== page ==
■ Articulate a defensible claim or thesis that responds to the prompt and establishes a line of reasoning 

    ■ Support your claim with at least TWO pieces of accurate and relevant information: 

    ♦ one piece of evidence from one of the following foundational documents: 

    – Brutus 1 

    – Federalist No. 10 

    – U.S. Constitution 

    ♦ one piece of evidence from another foundational document on the list above or from your study of the electoral process 

    ■ Use reasoning to explain why your evidence supports your claim/thesis

     ■ Respond to an opposing or alternative perspective using refutation, concession, or rebuttal


    Student Evaluation

    A student’s nine weeks grade will be computed according to the following formula:

    1. Unit  Exams and Projects  30%
    2. Daily Work: political cartoon interpretation, quizzes, timed writing, 

        seminars, quick writes, bellringers, video quizzes, etc. 70%

    Late Work:


    • Late assignments will be accepted only up to one week after the original due date.  Each day an assignment is late 10 points will be deducted from the total grade for that assignment.


    Re-Tests:  See AP Contract 

    Make Up Tests:

    All make up test must be taken within one week of the original test.  Students may be given a different test. Students who fail to make arrangements to make up tests within the week, may receive a zero as a test grade.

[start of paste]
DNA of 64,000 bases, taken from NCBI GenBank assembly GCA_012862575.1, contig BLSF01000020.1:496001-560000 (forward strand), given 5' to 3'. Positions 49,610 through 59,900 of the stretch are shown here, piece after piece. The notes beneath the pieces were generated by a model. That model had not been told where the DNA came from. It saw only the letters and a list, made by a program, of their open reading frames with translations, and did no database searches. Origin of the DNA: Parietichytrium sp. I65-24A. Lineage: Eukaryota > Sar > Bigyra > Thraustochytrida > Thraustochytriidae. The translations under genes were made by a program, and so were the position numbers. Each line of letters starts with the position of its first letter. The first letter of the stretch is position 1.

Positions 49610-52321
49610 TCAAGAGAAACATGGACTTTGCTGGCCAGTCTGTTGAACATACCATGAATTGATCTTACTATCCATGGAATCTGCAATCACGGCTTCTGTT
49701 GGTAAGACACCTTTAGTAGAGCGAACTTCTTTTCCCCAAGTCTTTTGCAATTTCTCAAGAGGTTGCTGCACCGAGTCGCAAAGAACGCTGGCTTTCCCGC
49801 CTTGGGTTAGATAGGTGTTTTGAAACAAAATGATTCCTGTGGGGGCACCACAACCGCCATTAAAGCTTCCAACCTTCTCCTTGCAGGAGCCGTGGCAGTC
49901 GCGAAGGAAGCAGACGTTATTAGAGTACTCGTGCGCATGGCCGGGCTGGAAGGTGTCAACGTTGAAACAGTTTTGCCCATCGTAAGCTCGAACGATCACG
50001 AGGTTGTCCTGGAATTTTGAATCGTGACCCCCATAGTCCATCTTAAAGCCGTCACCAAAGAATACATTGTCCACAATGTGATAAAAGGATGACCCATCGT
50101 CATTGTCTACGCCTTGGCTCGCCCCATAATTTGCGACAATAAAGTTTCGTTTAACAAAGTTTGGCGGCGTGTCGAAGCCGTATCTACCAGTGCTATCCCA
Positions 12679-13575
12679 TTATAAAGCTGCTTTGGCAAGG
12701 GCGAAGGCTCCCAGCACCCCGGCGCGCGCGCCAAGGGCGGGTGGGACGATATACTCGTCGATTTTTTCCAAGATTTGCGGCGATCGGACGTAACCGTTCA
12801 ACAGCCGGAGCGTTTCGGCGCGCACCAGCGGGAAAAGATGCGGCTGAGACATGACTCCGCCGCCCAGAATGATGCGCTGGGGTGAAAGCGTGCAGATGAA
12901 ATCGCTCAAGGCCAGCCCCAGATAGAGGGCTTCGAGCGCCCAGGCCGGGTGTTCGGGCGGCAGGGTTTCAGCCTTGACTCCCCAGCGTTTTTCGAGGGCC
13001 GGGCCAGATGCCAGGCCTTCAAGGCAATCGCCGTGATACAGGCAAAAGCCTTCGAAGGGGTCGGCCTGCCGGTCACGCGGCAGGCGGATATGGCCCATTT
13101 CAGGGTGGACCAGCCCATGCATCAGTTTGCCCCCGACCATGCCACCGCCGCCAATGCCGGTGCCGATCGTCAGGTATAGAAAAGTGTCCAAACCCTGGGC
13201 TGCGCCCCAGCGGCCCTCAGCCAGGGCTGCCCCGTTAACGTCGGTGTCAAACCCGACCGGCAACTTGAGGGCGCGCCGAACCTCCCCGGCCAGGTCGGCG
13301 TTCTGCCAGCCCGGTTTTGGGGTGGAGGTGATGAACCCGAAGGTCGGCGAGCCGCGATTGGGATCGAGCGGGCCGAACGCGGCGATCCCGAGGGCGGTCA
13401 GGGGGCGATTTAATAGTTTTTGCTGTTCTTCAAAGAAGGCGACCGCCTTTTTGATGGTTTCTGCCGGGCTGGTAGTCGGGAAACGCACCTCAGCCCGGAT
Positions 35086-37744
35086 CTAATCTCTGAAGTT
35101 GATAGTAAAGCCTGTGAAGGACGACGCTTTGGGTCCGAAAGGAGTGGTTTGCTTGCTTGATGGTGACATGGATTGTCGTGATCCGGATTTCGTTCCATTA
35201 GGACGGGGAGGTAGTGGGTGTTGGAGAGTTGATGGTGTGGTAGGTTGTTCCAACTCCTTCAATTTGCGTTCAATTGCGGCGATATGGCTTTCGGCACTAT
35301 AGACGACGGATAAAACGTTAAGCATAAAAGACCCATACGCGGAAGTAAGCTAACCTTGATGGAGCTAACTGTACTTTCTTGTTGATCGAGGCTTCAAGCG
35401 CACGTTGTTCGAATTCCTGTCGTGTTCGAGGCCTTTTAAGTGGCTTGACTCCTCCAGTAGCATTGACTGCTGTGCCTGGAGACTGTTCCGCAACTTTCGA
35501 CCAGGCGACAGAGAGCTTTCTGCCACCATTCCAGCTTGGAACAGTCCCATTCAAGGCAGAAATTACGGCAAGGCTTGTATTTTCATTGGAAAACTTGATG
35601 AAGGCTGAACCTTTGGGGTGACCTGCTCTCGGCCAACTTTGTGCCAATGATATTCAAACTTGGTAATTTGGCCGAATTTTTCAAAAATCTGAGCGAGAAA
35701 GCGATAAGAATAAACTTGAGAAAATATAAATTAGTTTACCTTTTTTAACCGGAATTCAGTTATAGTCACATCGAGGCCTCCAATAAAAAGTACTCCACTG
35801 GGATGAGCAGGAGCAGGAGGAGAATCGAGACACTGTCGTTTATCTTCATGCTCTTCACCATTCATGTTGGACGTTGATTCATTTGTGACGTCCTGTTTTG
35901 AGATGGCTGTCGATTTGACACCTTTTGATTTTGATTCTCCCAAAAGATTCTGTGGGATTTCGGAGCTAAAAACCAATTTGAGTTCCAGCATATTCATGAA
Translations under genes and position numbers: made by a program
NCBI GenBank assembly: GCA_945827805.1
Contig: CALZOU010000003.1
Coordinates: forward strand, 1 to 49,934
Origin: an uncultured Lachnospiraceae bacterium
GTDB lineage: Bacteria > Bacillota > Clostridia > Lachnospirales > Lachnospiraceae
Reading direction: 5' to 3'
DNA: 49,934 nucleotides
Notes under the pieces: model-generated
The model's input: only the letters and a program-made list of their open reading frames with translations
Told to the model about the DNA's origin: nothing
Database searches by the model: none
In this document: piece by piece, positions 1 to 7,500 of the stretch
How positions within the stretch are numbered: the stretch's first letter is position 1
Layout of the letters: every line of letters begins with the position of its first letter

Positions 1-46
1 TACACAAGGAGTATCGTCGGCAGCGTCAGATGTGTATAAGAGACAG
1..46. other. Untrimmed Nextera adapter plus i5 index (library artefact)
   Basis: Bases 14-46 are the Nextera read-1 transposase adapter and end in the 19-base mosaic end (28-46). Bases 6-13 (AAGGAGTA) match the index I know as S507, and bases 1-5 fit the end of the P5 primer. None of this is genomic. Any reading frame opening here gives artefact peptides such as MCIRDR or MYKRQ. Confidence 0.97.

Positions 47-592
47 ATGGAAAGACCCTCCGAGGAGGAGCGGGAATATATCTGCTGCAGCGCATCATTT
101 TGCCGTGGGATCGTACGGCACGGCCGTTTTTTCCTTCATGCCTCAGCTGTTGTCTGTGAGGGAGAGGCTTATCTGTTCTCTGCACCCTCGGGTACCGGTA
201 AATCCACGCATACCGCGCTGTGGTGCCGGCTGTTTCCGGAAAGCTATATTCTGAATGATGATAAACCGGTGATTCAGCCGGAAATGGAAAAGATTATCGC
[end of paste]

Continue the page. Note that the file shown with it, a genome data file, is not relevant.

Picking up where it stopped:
Make up Work:

    It is the student’s responsibility to get make up work from the teacher before or after class the day that they return to school.  If students do not request work that day, they will receive a zero for the assignments they missed.  Make up work should be completed within 10 days of returning to school.  Make up work may be different from what we did in class.  Some assignments cannot be replicated, so an alternative will be given of equal difficulty and length. Students will be responsible for any material covered in class while they were out. Mrs. Buggs’ lecture notes/ppt are posted on her google classroom at the conclusion of each unit. 

    Expectations: In order to complete this course successfully, you will be expected to:

      • Complete the course requirements as outlined above
      • Come to class prepared, all required assignments completed, and ready to participate in the discussions/exercises/events scheduled in class.  
      • Good discussion doesn't happen when everyone agrees with each other and everyone thinks alike, it happens when different opinions are shared and discussed.  To this end, it is critical that everyone's opinion is respected.  Agree to disagree.
      • Be attentive, undistracted, and keep your mind on what's going on in class!  It is disrespectful to the Instructor and to the other students to be lax in behavior or language.
      • Confidentiality: Respect the confidentiality of others and their contributions to class discussions, which may, at times, be somewhat sensitive.
      • Be Punctual.